Breaking Badal hold over SGPC the aim, Mann stays on the offensive

Punjab CM launches latest salvo at Sukhbir Singh Badal for publicizing SGPC bank account details during flood relief.

In his latest attack on the Shiromani Akali Dal (SAD), Punjab Chief Minister Bhagwant Mann earlier this week hit out at the Opposition party’s chief, Sukhbir Singh Badal, for making public the bank account details of the Shiromani Gurdwara Parbandhak Committee (SGPC) to seek donations for flood relief work underway in the state.

The Badal family and the SGPC — it is the highest body of Sikhs and manages gurdwaras — are closely intertwined, with the family over the decades said to have possessed a great degree of control over the organization and its top posts.

On Monday, Mann told reporters, “In which capacity is Badal issuing the number and seeking help from people? What can be more unfortunate than this? The organization that had taken birth after countless sacrifices is today a puppet in the hands of these leaders. These leaders always misused the SGPC for their own vested political interests.”

Other AAP leaders followed. Khanna MLA Tarunpreet Singh Sondh also alleged that SAD leaders had tried to stop district administration officials from distributing langar brought by SGPC for flood victims in the Khanna town of Ludhiana district.

These statements come days after Mann did not invite the SGPC to a discussion on a proposed amendment to the Anand Marriage Act, which deals with the registration of Sikh marriages. AAP Rajya Sabha MP Balbir Singh Seechewal, Sikh preacher Baljit Singh Daduwal, and Nihang body Budha Dal’s head Balbir Singh were, however, invited. The meeting was scheduled for Thursday but was postponed.

The main point of contention between the SGPC and Mann is the amendment in June of the Gurudwara Amendment Act that has made the live telecast of the holy Gurbani from Sri Harmandir Sahib in Amritsar free-to-air. The SGPC opposed it, saying any amendment to the Act was possible only after its recommendations.

Referring to a pact between senior Akali leader Tara Singh and former Prime Minister Jawaharlal Nehru in 1959 and Section 72 of the Punjab Reorganisation Act, 1966, SGPC president Harjinder Singh Dhami said that before making any amendment in the Sikh Gurdwaras Act, the approval of two-thirds of the members of SGPC’s General House must be sought.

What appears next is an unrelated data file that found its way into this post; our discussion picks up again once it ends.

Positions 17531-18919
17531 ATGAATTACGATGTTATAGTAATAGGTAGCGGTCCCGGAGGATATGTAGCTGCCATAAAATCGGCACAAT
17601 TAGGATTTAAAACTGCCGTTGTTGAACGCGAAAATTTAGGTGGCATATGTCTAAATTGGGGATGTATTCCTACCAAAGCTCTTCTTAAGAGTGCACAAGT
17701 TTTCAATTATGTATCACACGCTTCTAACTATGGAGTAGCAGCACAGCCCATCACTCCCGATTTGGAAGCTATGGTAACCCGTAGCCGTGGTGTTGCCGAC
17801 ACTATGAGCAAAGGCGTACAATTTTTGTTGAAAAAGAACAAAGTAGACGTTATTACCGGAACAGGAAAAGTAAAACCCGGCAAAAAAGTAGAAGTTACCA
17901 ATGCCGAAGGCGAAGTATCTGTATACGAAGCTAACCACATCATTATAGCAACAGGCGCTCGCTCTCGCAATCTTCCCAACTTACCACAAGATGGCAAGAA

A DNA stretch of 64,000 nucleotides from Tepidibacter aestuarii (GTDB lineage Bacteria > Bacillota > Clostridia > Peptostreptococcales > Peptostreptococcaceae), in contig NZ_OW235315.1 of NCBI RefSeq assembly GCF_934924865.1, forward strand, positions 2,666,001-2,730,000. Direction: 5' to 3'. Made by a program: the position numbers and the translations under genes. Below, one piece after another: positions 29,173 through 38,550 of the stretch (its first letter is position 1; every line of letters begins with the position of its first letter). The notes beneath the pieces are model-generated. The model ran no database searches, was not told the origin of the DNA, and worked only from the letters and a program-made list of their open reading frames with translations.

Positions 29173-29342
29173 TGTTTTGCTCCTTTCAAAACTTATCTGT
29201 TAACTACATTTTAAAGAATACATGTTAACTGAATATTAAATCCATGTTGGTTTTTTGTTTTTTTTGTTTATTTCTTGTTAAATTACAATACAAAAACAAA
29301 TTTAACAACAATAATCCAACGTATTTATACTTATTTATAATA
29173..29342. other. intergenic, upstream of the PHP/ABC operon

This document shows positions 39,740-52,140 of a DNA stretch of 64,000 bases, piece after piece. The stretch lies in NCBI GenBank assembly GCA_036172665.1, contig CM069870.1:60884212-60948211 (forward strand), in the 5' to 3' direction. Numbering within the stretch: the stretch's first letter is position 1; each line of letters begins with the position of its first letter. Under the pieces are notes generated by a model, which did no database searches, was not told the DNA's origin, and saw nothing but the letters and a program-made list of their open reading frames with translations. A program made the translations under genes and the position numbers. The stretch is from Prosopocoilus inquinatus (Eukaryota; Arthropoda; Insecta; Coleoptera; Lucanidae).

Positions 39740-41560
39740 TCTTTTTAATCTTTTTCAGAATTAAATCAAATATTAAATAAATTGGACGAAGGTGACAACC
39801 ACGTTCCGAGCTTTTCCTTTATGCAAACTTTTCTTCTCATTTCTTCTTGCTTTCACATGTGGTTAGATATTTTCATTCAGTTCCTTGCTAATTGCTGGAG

“However, the Punjab government is making this interference with the aim of implementing the anti-Sikh ideology of his Delhi-based boss and AAP chief Arvind Kejriwal and to usurp SGPC,” Dhami alleged, adding that the anti-Sikh intention of the state government would not be “allowed to succeed at any cost and a struggle will be fought against it”.

In January, Mann sparked controversy with his statement that if folks (donation boxes) were removed from gurdwaras, SGPC members would have no interest to serve the body. The SGPC then demanded a public apology from Mann. Mann’s latest remarks indicate that the AAP government is pressing on with its strategy of taking on the Akalis in an attempt to potentially wean away the panic body from the Badal family and the SAD.

The relationship between the SAD and the SGPC goes back to each other’s inception. The SAD was formed as a volunteer group on December 14, 1920, to free gurdwaras from the control of mahants (priests) appointed by the British government. The SGPC had come into existence a month earlier on November 15.

The Badal faction of the party is now recognized as the SAD and backs a majority in the SGPC’s elected house. The party’s rivals and detractors allege that it derives its sustenance and relevance from the SGPC. At a time when the SAD has just three seats in the Assembly, its lowest tally ever, the SGPC is an asset.

Former Akal Takht Jathedar Giani Harpreet Singh was known for taking on the AAP government on various issues and providing a more neutral defense of the SGPC over the last year. But, the newly appointed Akal Takht Jathedar, Giani Raghubir Singh, has remained passive so far.

This is not the first attempt by a party in power to end Badal’s control of the SGPC. In 2002, the SAD lost the 2002 Assembly polls but won the SGPC election. Captain Amarinder Singh who was then in the Congress is alleged to have made attempts to engineer defections in the SGPC to weaken the Badals. In response, the SAD shifted its SGPC members to Haryana and overcame the challenge.

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